Tablet owners had the greatest impact, watching 20% more films over the course of a year, and spending 35% more on entertainment per month than the average U.S. consumer. They were also 24% more likely to purchase movie tickets online, and 27% more likely to see a movie more than once. Smartphone owners (now half of U.S. consumers) had similar, albeit smaller, impacts - watching 9% more movies.
It's hard to attach causality to any one factor, but 30% of moviegoers said their decision to attend specific movies were influenced by comments coming from social networks. Viewing previews remains the most-cited source of information, and mobile allows easy access to previews.
Kathy Benjamin, SVP, Nielsen NRG, noted that “As mobile connectivity continues to increase, (the film industry will) want to take advantage of the great avenue that social networks offer to connect directly with potential moviegoers.”Mobile expands user's ability to access information, arguably making them better-informed consumers. Or at least more accessible to marketing efforts.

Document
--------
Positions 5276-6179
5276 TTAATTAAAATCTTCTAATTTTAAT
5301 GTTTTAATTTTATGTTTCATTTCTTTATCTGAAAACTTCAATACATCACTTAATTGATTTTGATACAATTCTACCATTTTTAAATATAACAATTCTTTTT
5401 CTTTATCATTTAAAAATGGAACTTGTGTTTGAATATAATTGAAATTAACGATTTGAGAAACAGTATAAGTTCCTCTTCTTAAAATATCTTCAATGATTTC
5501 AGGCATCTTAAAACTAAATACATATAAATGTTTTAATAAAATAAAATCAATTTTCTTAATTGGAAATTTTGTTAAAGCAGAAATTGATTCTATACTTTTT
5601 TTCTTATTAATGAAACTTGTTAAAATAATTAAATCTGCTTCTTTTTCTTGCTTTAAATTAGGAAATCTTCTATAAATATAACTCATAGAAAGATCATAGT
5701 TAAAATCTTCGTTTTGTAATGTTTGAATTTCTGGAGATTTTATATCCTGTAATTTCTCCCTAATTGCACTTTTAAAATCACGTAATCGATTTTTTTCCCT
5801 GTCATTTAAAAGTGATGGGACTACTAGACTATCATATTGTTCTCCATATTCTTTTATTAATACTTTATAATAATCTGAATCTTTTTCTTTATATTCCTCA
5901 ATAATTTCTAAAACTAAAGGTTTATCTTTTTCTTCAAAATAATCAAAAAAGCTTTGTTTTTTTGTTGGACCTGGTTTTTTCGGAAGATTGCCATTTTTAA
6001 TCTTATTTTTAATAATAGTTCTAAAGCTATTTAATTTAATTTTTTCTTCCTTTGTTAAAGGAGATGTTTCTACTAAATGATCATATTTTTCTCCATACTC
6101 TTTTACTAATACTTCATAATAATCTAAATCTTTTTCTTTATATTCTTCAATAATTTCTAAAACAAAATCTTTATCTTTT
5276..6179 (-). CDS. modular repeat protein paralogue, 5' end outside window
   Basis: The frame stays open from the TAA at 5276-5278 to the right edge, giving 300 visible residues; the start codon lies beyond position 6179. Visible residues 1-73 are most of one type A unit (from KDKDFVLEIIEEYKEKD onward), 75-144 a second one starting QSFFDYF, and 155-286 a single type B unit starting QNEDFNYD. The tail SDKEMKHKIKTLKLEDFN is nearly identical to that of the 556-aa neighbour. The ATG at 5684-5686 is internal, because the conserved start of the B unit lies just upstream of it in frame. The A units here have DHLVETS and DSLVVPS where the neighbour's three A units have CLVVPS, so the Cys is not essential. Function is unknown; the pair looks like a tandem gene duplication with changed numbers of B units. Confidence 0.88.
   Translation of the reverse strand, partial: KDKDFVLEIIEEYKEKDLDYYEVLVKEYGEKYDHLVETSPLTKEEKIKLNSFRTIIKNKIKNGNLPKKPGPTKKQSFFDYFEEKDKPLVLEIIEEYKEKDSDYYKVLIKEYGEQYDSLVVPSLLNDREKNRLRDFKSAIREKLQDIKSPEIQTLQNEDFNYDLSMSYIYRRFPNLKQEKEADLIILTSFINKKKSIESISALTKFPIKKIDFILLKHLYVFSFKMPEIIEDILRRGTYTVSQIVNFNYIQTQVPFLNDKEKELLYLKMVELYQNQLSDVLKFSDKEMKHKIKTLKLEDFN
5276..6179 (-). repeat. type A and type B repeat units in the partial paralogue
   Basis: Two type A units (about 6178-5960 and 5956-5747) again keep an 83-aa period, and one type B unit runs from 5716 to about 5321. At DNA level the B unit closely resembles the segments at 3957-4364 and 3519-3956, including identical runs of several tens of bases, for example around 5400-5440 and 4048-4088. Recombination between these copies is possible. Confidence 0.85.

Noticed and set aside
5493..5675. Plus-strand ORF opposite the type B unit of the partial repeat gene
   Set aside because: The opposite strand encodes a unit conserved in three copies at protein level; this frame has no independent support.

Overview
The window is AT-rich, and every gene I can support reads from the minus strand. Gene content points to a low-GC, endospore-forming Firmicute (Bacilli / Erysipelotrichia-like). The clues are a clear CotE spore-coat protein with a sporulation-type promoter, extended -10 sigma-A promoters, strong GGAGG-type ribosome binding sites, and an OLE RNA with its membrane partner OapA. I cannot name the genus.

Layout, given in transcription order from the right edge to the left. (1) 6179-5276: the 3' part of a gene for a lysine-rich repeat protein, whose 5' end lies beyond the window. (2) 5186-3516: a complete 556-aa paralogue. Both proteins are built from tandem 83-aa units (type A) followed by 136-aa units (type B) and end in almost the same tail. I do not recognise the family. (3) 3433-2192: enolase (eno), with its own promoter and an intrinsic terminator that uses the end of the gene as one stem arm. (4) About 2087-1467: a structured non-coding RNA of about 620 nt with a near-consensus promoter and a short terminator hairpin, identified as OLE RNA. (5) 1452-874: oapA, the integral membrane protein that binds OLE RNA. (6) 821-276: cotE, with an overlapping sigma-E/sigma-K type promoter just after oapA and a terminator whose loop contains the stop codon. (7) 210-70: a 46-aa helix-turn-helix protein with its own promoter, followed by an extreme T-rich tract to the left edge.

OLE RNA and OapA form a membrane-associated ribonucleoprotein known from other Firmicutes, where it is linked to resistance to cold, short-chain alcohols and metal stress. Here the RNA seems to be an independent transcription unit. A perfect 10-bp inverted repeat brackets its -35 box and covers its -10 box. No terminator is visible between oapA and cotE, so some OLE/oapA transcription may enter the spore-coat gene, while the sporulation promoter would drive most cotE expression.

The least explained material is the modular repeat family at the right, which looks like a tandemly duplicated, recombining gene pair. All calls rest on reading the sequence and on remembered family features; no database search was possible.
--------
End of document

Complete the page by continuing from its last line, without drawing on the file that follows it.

In general, the report didn't suggest a lot of shifts in the movie-going audience, which raises a central question in these kinds of research studies - did mobile cause more movie-going; or were the folks who went to more movies also likely to have and use mobile devices to find information on movies?
You can't be certain about what the actual causes are, but it's becoming clear from studies about mobile and various media, that the mobile-owning audiences are developing media use habits different from the average consumer.